Sunday, February 05, 2012

What if nobody is there?

No - not a crisis of faith, but rather one of practicalities.
As a catholic Anglican, I believe absolutely in the importance of using all the sacraments available to us, at the drop of a biretta...I KNOW that they are an outward sign of the grace of God in all sorts of situations, and that they are of infinite value in reassuring those present that this grace is indeed at work.
This means that I'm (usually) very relaxed about baptising all comers, that I want, always, to welcome and feed EVERYONE at the Eucharist, and a whole host of other things too...
but a couple of weeks ago I found myself wondering what I was really doing.

I was at the bedside of a dear soul from my congregation, who was at the very final stage of her journey.
She was deeply unconscious....her hospital bed was curtained off from her neighbours and her family, who do not share her faith, were taking a breather after a long vigil.
Her son had phoned me to say, pretty much, "if there's anything that you think you ought to be doing, now is the time to do it" of course, I went, and of course, I gave her the Last Rites.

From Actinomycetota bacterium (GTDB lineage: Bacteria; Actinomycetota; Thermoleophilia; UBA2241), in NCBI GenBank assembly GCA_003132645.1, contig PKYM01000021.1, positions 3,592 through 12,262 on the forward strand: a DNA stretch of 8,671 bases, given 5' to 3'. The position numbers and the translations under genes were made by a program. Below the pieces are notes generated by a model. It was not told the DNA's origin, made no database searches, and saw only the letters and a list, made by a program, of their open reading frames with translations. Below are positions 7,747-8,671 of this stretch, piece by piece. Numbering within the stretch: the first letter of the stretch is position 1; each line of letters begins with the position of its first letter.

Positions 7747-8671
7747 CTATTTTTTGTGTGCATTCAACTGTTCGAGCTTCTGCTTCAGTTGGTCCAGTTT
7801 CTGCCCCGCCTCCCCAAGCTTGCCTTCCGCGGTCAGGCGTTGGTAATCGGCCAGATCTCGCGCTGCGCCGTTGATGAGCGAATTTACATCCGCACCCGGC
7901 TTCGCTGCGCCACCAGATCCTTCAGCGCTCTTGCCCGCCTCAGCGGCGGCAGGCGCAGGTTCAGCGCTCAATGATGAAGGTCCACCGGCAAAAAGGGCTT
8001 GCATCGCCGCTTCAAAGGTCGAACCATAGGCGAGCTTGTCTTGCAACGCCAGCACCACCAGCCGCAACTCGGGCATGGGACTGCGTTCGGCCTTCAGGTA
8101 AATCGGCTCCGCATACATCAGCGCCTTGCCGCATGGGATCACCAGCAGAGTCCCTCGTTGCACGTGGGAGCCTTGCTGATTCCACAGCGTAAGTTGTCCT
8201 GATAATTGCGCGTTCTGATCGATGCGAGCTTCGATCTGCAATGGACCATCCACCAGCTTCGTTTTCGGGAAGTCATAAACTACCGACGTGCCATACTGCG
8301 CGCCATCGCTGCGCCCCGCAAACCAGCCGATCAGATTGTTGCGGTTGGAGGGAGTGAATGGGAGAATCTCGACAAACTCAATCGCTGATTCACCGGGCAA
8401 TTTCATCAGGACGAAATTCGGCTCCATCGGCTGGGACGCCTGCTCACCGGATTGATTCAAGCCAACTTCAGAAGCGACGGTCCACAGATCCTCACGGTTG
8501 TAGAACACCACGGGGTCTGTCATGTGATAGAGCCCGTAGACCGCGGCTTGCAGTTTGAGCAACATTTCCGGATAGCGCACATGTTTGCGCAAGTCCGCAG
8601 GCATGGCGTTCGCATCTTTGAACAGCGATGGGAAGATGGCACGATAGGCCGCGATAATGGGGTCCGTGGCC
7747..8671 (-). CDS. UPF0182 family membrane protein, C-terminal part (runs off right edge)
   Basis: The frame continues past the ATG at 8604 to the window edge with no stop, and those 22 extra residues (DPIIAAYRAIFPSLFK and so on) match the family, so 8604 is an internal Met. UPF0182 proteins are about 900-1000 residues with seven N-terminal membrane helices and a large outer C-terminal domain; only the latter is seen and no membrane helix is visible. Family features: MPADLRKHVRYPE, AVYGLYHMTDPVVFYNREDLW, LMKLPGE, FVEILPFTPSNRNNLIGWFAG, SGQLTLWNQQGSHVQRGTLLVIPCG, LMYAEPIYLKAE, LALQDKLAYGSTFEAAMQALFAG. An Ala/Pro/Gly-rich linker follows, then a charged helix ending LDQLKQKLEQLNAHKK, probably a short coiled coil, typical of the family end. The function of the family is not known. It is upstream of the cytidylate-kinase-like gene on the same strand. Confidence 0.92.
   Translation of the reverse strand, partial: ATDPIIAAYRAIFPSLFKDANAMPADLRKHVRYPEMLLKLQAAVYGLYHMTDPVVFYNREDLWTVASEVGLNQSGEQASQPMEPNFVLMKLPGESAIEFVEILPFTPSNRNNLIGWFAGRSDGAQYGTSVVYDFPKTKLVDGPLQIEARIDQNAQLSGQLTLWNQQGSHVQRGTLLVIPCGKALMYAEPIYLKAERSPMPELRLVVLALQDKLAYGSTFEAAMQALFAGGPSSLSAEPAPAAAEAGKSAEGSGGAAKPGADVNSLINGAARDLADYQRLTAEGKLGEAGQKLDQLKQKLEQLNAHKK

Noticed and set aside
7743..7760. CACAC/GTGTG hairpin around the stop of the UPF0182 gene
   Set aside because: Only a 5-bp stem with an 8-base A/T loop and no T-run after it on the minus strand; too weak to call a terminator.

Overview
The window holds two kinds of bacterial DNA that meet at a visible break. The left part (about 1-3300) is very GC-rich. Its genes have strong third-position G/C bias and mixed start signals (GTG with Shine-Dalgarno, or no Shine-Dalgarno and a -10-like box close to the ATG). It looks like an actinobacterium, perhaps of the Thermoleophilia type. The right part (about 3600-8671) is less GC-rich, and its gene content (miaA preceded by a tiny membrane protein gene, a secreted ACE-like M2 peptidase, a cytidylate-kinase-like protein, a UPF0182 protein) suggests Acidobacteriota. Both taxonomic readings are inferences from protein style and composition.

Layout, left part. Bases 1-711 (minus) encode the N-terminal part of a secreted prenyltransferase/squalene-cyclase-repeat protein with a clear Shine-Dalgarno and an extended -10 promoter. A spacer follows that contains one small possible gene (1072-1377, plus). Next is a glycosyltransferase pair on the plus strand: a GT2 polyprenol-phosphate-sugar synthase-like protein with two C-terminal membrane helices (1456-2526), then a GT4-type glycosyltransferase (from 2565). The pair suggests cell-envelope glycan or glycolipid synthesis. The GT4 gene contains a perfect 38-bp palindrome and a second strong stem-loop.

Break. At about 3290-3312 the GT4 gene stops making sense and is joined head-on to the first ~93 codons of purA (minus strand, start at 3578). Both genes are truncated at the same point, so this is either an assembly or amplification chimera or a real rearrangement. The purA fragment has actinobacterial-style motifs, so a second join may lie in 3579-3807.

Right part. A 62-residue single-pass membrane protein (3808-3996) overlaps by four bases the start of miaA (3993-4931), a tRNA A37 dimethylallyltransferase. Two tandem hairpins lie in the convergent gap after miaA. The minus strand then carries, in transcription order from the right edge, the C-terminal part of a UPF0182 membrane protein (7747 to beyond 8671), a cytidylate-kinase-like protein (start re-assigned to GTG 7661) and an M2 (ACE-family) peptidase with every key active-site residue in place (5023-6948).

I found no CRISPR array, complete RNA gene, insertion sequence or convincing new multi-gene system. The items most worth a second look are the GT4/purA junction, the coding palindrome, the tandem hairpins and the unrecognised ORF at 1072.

It was what she would have wanted and expected...and it gave me, at least, a physical reminder of the process of homecoming which was going on as I waited, anointed and prayed.
But, when all had been done decently and in order, when I had said my own good bye and God speed and left P to her family once more, I did wonder really what all the outwards signs had been about.
I knew, without any physical reminder, what God was doing in and for P, while she was in no state to register and there was nobody else there.
My actions were changing nothing, but simply offering an outward expression of what was going on within... so......